To Celebrate The Young and the Restless’ 50th anniversary, The TV Watecooler had the opportunity to chat with Canadian actor Jason Thompson (Billy Abbott)to discuss the Abbott family legacy, Billy’s complicated history with Chelsea, and some of his most memorable moments!
What can you tease for us about Billy’s involvement in the show’s 50th anniversary?
I know there are a bunch of returns, but Billy won’t be featured heavily too much in that side of things. Right now, Billy finds himself in a little bit of a “no man’s land.” But at the same time, he’s quite comfortable and just sitting quietly with Chelsea (Melissa Claire Egan) and they are kind of developing their relationship.
I feel that Billy has also changed with what Chelsea has experienced. They went through it together and I think he’s learned a lot from the process of supporting her, and for her to become stronger and look at her life and be able to re-engage with her life. I think that Billy’s learning a lot from that relationship.
In addition to supporting Chelsea, Billy is also thinking of what’s next for him. Jack (Peter Bergman) invited him back to Jabot and it took him by surprise – it wasn’t even on his radar. Billy began to think about what going back to Jabot could mean. He starts to think a lot about his family, their history, their company, and how he can carry on the legacy.
So, in this moment right now, he’s going back to Jabot and he’s excited about the future. It’s definitely not all laid out for him, but he’s still kind of figuring things out.
It’s great that he’s excited and hopeful about the future. The past couple of years have focused so much on Billy’s “Man Pain.”
I hope so! What I do love about Billy is that he doesn’t really shy away from anything. He goes big and goes high and then he goes low. He can be somewhat all over the place and I think that it can be a little difficult to watch or support him sometimes, but I do like to try to bring as much humanity to him as I possibly can. It is a soap opera, so we’re well within the confines of being a little bit broader and bigger for the dramatic side of things.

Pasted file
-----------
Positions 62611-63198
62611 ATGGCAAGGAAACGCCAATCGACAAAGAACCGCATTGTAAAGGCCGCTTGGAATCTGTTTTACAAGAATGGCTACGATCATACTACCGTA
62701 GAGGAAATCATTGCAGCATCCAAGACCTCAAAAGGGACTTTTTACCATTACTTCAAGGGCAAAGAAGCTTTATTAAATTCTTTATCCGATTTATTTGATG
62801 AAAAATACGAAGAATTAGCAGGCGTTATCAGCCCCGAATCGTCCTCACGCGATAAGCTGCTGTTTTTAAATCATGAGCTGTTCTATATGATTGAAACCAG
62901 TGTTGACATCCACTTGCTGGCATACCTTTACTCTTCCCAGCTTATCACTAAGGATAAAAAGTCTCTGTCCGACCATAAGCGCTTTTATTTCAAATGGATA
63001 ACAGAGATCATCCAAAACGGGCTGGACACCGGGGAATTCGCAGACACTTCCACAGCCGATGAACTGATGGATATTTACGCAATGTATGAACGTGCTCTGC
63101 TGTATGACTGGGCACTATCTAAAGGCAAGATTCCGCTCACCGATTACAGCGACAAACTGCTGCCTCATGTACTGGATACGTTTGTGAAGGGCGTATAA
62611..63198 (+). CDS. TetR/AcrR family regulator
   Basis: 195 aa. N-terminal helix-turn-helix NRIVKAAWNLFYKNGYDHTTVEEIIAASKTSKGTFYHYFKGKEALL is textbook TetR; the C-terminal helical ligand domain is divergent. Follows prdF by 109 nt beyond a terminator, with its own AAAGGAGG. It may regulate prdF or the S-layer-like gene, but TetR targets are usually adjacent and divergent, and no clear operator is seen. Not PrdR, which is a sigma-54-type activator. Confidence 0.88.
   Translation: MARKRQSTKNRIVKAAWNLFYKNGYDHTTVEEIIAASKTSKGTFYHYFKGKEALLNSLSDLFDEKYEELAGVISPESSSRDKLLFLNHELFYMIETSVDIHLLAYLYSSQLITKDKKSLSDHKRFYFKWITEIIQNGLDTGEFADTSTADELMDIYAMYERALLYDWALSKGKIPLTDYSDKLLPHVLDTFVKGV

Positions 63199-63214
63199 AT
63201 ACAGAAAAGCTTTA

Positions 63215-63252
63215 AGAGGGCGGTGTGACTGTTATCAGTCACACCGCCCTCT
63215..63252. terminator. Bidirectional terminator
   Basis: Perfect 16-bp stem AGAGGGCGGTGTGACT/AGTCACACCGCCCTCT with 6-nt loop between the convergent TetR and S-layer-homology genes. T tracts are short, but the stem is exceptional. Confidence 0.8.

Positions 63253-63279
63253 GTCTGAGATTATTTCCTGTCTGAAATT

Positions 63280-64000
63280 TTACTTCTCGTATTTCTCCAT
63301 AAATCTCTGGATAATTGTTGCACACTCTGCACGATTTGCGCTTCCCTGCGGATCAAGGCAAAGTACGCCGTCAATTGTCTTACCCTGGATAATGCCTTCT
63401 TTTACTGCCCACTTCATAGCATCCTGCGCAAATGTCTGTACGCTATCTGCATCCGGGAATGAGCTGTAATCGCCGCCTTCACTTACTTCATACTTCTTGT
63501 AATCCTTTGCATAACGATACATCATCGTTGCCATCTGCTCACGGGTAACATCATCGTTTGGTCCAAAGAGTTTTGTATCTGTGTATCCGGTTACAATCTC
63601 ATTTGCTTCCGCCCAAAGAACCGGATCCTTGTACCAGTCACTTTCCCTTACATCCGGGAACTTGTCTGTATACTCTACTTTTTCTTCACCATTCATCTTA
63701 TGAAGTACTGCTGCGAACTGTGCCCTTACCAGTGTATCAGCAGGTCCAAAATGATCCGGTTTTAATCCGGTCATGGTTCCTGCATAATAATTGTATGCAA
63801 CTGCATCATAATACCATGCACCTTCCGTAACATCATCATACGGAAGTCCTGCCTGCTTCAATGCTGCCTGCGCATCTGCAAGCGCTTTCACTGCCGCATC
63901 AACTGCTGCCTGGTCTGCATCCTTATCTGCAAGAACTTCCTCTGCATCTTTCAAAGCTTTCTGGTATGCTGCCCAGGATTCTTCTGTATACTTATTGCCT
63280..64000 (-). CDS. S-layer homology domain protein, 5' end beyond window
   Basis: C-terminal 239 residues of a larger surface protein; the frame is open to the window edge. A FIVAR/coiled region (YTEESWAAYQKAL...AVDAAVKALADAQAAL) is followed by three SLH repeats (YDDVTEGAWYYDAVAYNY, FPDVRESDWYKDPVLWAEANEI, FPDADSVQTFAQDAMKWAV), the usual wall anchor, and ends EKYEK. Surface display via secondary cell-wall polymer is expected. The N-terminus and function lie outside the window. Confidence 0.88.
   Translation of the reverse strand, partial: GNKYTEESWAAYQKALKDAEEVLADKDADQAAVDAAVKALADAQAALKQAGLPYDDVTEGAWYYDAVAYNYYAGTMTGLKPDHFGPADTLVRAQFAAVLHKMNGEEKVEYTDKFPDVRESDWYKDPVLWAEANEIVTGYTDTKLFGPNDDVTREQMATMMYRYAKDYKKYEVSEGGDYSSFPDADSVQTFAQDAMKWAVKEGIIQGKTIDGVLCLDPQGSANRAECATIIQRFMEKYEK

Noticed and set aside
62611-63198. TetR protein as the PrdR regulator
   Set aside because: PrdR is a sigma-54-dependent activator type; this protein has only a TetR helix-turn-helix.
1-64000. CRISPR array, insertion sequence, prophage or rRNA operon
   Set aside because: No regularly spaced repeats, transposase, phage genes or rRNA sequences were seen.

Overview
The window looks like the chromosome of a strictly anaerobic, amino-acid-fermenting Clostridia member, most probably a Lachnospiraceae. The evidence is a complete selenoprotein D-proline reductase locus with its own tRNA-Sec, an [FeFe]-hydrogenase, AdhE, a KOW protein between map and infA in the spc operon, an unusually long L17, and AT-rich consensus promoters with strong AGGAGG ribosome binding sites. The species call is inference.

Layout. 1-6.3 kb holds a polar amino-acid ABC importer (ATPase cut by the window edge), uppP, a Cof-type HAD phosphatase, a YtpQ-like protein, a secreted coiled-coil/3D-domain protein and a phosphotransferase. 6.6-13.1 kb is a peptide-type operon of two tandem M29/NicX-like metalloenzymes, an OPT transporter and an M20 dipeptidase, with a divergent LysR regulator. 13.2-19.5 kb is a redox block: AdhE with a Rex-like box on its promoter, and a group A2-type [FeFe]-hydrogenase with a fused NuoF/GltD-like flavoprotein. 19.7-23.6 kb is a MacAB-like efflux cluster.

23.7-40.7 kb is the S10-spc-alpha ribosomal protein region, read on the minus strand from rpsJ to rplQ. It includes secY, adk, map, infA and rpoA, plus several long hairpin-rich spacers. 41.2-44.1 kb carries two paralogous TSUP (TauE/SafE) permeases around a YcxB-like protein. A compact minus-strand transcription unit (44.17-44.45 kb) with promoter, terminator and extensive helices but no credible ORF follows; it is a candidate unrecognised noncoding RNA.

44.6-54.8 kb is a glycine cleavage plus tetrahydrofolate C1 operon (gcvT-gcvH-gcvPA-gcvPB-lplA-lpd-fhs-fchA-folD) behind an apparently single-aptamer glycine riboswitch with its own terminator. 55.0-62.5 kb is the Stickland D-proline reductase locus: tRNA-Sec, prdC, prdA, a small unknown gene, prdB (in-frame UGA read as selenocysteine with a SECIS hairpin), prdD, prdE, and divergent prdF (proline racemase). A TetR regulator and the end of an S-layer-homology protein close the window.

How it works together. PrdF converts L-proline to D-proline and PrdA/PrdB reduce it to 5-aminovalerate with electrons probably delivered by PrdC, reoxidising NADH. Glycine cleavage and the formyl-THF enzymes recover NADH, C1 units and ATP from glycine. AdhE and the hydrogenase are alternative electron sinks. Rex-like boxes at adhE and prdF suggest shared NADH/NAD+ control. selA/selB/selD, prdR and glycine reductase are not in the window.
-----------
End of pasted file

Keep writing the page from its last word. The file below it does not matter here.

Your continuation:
But I do really like the times when he’s in a good place. He’s a lot of fun when he is. He’s got a free spirit and is quite jovial. He likes to have a good time, but you know that can sometimes lead him down to paths that aren’t the healthiest for him or the people around him.
There was also a time when Billy was with Phyllis (Gina Tognoni before Michelle Stafford returned to the role) and he was super happy. He was having a great time and he felt like he was in control. I do believe that he is someone who continues to learn more about himself, and I don’t think he’s afraid of doing that.
Where we find him right now is interesting because I feel like he is tapping into some of the choices, decisions, and mistakes, as well as the things that have gone well for him. He’s figuring out how he can be more of service [to others] and how he can be more in tune with what makes himself happy and where he can show up for the people that he loves.
That, I think, goes in hand with his decision about returning to Jabot. He thinks that it’s the right time and that he’s in the right place to take a step in that direction. It can go two ways – it can go from him personally, but also from the show’s aspect. I believe that he’s ready to kind of take on a little bit more responsibility from the Jabot side of things. He’s looked at his father and is starting to emulate him a bit more. From my side, that’s what I see him doing right now. Let’s see how that goes!
Jack has been through that as well, but Jack and Billy are different people. There’s something about John Abbott (who was played by the late Jerry Douglas), and his legacy is something that is very attractive to Billy. I feel like he’s going to start to hone in on that a little bit and tether himself to that kind of future.
Billy recently fermented John in scenes with his nephew Kyle (Michael Mealor). That relationship really has matured. It was refreshing to see the growth.